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Bush's Presidential medals for Uribe, Blair and Howard

Wednesday, January 7th 2009 - 20:00 UTC
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United Status outgoing president George W. Bush will be presenting the Presidential Medal of Freedom to his Colombian counterpart Alvaro Uribe and to the former prime ministers of the United Kingdom, Tony Blair and John Howard from Australia.

Awarded by the US president, it is the highest civilian award alongside the Congressional Gold Medal, awarded by Congress. The ceremony has been scheduled for next January 13 at the White House, during President Bush's last week in office. Dana Perino, White House spokesperson said that the three political figures had been honoured for their commitment and efforts "to improve democracy, human rights and peace abroad". "Their efforts to bring hope and freedom to people of all the world have made their countries, the US and the world community a safer place", added Perino. Mr. Uribe, Blair and Howard were described as "staunch allies of the US". Former leaders Blair and Howard were the two great allies of President Bush in the Iraq war. Mr. Uribe has a very close relation with President Bush and has been one of his strongest allies in Latinamerica. President Bush so far has presented the honours medal 78 times including to the man who ruled Iraq after the fall of Saddam Hussein regime, Paul Bremer and to former CIA chief George Tenet. Mr Blair received the honour in July 2003, shortly after the invasion of Iraq, but never collected it. The former Prime Minister, who stepped down in 2007, is now Middle East peace envoy for the Quartet - Russia, the US, the EU and UN. Mr Blair's spokesman said: "The award of this medal reflects true courage of the men and women of the British Armed Forces who, through their service and sacrifice, have safeguarded freedom, democracy and human rights around the globe." The Medal of Freedom was established by President Harry Truman in 1945 to recognise civilians for their efforts during the Second World War.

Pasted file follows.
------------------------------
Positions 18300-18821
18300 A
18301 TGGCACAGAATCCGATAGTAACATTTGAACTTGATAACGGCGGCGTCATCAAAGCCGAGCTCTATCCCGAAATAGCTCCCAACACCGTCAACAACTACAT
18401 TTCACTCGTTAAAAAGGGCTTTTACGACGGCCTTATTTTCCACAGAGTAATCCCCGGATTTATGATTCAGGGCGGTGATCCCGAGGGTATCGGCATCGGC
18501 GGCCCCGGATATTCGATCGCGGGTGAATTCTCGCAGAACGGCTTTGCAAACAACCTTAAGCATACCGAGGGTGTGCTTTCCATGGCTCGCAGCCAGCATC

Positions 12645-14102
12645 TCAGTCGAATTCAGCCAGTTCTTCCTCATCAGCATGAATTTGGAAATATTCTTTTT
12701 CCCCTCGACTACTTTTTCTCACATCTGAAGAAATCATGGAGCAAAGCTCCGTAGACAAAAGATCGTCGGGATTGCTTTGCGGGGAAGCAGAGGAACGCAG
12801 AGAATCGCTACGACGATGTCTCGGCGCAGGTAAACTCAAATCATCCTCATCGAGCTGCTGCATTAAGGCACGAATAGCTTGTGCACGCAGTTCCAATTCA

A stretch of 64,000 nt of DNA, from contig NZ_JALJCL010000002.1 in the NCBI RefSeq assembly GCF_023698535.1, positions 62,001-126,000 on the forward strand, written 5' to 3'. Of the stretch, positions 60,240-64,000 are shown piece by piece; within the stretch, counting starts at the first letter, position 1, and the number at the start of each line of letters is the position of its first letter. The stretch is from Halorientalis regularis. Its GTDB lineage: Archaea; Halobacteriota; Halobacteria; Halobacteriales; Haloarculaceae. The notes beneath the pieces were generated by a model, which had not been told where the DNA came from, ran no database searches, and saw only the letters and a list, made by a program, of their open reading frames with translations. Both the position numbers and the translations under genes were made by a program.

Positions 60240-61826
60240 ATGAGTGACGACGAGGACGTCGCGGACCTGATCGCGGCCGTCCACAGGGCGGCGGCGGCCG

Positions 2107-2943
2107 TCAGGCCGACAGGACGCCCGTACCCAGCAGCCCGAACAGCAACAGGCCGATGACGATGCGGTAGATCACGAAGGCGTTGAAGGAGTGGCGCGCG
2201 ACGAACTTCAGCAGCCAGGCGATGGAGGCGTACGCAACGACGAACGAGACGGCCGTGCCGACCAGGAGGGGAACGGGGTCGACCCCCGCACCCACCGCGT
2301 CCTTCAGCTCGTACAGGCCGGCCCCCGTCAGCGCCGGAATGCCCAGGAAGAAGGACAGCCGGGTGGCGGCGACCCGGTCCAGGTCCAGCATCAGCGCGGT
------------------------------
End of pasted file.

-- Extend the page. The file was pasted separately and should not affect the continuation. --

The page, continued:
Categories: Politics, United States.

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